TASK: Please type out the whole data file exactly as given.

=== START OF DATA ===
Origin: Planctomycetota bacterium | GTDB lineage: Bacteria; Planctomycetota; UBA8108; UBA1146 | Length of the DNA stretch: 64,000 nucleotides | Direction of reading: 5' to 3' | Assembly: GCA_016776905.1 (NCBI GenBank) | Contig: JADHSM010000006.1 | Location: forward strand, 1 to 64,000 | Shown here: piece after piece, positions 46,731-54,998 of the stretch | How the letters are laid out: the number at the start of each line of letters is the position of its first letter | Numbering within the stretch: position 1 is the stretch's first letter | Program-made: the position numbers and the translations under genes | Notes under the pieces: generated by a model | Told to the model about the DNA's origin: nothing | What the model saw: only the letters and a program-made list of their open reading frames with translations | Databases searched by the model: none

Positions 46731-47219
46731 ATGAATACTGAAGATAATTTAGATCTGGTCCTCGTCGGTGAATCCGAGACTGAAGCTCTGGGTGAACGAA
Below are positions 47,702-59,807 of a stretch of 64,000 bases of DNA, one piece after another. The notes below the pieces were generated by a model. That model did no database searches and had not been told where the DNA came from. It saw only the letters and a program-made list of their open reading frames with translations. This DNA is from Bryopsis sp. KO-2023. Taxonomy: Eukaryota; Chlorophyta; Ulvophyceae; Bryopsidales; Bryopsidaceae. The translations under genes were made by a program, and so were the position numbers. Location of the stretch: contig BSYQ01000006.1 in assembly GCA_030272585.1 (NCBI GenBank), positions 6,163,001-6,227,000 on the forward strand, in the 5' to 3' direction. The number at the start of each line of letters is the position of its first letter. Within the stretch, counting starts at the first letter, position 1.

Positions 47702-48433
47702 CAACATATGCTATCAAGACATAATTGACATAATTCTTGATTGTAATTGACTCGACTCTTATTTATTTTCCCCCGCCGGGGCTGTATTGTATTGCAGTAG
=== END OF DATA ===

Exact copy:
Origin: Planctomycetota bacterium | GTDB lineage: Bacteria; Planctomycetota; UBA8108; UBA1146 | Length of the DNA stretch: 64,000 nucleotides | Direction of reading: 5' to 3' | Assembly: GCA_016776905.1 (NCBI GenBank) | Contig: JADHSM010000006.1 | Location: forward strand, 1 to 64,000 | Shown here: piece after piece, positions 46,731-54,998 of the stretch | How the letters are laid out: the number at the start of each line of letters is the position of its first letter | Numbering within the stretch: position 1 is the stretch's first letter | Program-made: the position numbers and the translations under genes | Notes under the pieces: generated by a model | Told to the model about the DNA's origin: nothing | What the model saw: only the letters and a program-made list of their open reading frames with translations | Databases searched by the model: none

Positions 46731-47219
46731 ATGAATACTGAAGATAATTTAGATCTGGTCCTCGTCGGTGAATCCGAGACTGAAGCTCTGGGTGAACGAA
Below are positions 47,702-59,807 of a stretch of 64,000 bases of DNA, one piece after another. The notes below the pieces were generated by a model. That model did no database searches and had not been told where the DNA came from. It saw only the letters and a program-made list of their open reading frames with translations. This DNA is from Bryopsis sp. KO-2023. Taxonomy: Eukaryota; Chlorophyta; Ulvophyceae; Bryopsidales; Bryopsidaceae. The translations under genes were made by a program, and so were the position numbers. Location of the stretch: contig BSYQ01000006.1 in assembly GCA_030272585.1 (NCBI GenBank), positions 6,163,001-6,227,000 on the forward strand, in the 5' to 3' direction. The number at the start of each line of letters is the position of its first letter. Within the stretch, counting starts at the first letter, position 1.

Positions 47702-48433
47702 CAACATATGCTATCAAGACATAATTGACATAATTCTTGATTGTAATTGACTCGACTCTTATTTATTTTCCCCCGCCGGGGCTGTATTGTATTGCAGTAG